“No matter what, please keep me out of a nursing home!” How often do people hear their parents say this, as the parents enter their most senior years. The reality is that aging in place is a complex but achievable endeavor for most people. Whether you are the person who hopes to “age in place,” or you are the person who will have responsibility to make it happen, you need a plan, and you will need a team. There are so many details to consider, and developing a general plan in advance can really help you and your family when the time comes that you really can’t do it all on your own.It’s crucial that you face the issues honestly and make practical choices.
This post uses “you” as the aging person/parent, but if you are already the power of attorney for them, you need to deal with these issues as well. I’ve included links to some businesses as examples, but I am not specifically endorsing them or vouching for them.
Legal matters: Meet with an elder law attorney. Make sure you have a Durable General Power of Attorney (POA), Health Care Proxy and a Last Will and Testament. Include everything necessary to customize your plan for the lifestyle you want. Discuss your family concerns confidentially with your lawyer so that your plan meets your particular needs and you can try to ward off potential fights among your family members. If you have been appointed to the job of POA, health care representative or Executor of the eventual estate, talk to a lawyer to get a thorough understanding of your responsibilities and the extent and limits of the authority you’ve been given.
Pick your first responder: Who will be the first responder in case of a medical emergency? Be practical. The most beloved eldest child who lives overseas may not be the sensible choice. Fill out HIPPA forms for your doctors and hospital so that your first responder can see the chart or call in for information.
Pick your trusted fiduciary: Who will manage your assets, hire caregivers and pay your bills if you develop dementia? Again, be practical. Being Power of Attorney is a JOB, so make sure the person you select is willing and capable of doing it.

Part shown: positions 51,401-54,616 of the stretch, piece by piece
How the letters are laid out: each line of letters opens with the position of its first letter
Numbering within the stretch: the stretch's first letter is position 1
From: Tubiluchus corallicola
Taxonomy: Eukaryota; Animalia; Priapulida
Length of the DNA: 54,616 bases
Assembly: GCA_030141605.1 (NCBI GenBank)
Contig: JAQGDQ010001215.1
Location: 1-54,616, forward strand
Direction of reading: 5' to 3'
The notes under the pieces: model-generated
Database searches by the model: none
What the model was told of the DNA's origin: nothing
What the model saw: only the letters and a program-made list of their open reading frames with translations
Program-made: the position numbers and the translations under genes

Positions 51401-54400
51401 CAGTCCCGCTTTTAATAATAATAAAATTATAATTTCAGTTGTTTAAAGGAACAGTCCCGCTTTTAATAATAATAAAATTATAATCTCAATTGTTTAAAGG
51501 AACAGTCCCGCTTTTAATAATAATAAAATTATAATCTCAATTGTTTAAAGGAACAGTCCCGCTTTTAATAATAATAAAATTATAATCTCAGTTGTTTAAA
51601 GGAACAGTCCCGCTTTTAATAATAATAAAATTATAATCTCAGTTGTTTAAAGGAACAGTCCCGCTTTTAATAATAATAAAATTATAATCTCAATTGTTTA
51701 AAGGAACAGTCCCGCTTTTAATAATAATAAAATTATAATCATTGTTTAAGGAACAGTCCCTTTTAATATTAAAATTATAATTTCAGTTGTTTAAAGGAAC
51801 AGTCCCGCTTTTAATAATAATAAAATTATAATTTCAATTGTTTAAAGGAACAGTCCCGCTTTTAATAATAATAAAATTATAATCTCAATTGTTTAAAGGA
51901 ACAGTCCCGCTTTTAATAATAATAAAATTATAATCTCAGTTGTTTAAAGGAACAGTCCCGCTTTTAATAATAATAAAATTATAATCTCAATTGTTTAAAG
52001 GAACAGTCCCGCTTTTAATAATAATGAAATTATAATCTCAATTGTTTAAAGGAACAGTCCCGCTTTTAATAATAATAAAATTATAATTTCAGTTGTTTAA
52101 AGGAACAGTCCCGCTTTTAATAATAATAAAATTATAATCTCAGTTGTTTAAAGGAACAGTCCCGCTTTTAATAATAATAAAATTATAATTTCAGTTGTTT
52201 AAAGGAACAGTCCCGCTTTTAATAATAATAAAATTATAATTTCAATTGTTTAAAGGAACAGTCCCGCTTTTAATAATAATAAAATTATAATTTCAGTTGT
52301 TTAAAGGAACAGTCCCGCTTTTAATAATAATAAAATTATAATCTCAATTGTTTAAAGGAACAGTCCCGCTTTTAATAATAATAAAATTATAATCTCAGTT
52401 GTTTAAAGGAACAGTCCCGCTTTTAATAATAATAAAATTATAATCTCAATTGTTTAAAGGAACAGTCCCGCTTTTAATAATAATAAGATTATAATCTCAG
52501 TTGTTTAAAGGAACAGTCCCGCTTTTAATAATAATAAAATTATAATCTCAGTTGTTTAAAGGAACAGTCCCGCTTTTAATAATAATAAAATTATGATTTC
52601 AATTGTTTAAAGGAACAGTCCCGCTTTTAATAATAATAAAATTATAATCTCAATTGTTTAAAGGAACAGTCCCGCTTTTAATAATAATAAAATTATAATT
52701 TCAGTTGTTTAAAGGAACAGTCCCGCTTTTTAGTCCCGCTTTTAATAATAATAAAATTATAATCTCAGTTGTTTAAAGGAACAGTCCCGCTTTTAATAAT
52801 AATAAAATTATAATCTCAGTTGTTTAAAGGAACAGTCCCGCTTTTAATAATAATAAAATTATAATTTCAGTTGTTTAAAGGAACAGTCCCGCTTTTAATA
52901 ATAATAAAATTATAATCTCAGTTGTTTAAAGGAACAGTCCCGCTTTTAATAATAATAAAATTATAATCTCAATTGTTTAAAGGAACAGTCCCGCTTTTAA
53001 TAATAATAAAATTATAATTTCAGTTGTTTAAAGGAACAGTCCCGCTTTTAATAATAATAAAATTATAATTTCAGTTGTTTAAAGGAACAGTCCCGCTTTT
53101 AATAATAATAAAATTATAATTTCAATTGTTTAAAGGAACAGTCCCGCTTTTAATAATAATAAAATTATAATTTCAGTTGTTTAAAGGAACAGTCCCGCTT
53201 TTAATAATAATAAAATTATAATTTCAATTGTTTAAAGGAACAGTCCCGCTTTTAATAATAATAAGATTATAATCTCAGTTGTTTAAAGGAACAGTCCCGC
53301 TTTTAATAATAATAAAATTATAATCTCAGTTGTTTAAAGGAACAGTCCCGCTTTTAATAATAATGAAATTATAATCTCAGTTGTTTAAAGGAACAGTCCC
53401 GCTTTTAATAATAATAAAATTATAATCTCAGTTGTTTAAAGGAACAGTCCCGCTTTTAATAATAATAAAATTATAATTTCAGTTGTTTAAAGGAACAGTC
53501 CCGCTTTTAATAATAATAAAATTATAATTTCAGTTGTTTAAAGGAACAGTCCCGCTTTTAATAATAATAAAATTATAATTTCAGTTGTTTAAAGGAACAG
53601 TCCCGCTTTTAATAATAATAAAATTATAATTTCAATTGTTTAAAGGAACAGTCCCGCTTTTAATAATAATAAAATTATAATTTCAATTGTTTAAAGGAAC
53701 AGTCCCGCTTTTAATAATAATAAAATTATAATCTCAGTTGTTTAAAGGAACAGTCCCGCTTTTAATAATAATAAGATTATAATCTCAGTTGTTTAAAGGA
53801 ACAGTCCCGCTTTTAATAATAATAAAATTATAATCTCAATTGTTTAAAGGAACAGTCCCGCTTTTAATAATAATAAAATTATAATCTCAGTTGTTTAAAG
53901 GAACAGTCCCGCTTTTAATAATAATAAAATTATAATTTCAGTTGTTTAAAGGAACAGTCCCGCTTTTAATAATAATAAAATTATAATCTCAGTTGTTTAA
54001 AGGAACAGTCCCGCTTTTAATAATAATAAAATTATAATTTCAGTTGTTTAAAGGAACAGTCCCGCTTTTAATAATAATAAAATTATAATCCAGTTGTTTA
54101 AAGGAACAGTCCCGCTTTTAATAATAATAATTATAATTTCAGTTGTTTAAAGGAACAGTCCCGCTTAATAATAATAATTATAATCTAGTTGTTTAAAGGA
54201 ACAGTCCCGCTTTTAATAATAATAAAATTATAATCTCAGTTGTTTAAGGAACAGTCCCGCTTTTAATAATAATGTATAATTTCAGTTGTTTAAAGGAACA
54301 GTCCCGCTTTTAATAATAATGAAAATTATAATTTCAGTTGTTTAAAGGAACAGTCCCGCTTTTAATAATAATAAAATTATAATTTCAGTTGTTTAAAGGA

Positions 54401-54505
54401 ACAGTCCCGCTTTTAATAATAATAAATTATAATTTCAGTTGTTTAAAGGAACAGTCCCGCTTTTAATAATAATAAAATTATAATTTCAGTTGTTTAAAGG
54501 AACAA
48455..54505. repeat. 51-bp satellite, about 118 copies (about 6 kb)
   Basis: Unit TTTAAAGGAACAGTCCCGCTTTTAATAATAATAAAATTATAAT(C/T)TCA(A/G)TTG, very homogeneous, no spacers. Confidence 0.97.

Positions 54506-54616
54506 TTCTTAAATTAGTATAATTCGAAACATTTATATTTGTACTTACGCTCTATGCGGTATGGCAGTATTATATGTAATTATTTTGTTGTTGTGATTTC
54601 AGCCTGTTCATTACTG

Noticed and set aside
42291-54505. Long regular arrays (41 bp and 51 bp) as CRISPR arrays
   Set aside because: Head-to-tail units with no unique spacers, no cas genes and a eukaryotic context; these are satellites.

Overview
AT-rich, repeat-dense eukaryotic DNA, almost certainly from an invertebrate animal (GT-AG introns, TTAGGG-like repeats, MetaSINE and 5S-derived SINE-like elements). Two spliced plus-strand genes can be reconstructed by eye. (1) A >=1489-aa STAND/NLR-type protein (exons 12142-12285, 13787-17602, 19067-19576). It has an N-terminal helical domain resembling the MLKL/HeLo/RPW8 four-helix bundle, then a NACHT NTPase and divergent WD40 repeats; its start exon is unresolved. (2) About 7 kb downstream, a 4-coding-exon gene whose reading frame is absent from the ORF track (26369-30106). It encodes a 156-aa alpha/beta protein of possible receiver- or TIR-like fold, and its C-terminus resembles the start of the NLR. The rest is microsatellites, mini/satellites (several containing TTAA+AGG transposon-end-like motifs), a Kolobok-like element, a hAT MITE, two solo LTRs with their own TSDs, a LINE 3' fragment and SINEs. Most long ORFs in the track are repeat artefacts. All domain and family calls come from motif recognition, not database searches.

How’s the home? This is the time to bring in someone to examine your premises and help you make all the necessary changes so that you can live safely in your home over time. Some interior designers specialize in this kind of thing, and bring in the contractors for the necessary safety repairs. Geriatric care managers can also do the assessment and make suggestions. With increased physical frailty or confused thinking there is increased risk of falling, which can cascade into serious disability. Consider everything — Stairs;Railings; Worn out carpet; Hard doorknobs; Grab bars; Walk-in tubs; location of the washer & dryer.
Transportation: Who will take you to your doctors’ appointments? Find out if any taxi services will escort you between your door and their vehicle. Have a plan in case you cannot walk well or can’t manage your own wheelchair. How will you get yourself from the parking lot into the doctor’s office, Non-medical Home assistant services are available, and can accompany you to appointments and errands, but usually you have to book them ahead of time on a schedule with a 2-hour minimum per shift. Often you can find volunteers through your religious congregation as well.
Grocery shopping: In some locations there are stores that will assemble and deliver the order to your home every week. Otherwise, you need an arrangement with someone to do the shopping for you.
Prescriptions: You may want to use a local or mail order pharmacy that can get all your renewals onto a consolidated schedule and deliver everything to the home. This can take a few months to establish, but can go very far to make the whole medication issue more manageable and prevent medical problems. Some pharmacies will even create blisterpaks with pre-set pill combinations for each time of the day.
In-home services and someone to run your errands: Clothes and shoe shopping can be done on line, and you can often arrange for the returns to be picked up at the house. Some dry cleaners will do pick-ups and drop-offs. Some hairdressers may make house calls. Some physical therapists will treat the patient in the home. The list goes on and on.
Tidy up and De-clutter: get someone in to help you go through all of the things you’ve accumulated during your long and wonderful life. Call the kids and grandkids and have a celebratory “take it, keep it, or recylce/pitch it out” event.
Careful planning can prevent a crisis. Making sure the home is safe is crucial. Making sure your legal affairs are organized is crucial. Investigating all the in-betweens that a person needs help with, and making lists of services that you can call upon in a pinch, will make it easier in the event that you suddenly realize that you need help. Even a plan that is partially used is better than no plan at all.
For elder law advice on estate planning and planning for a good old age, call us at … 732-382-6070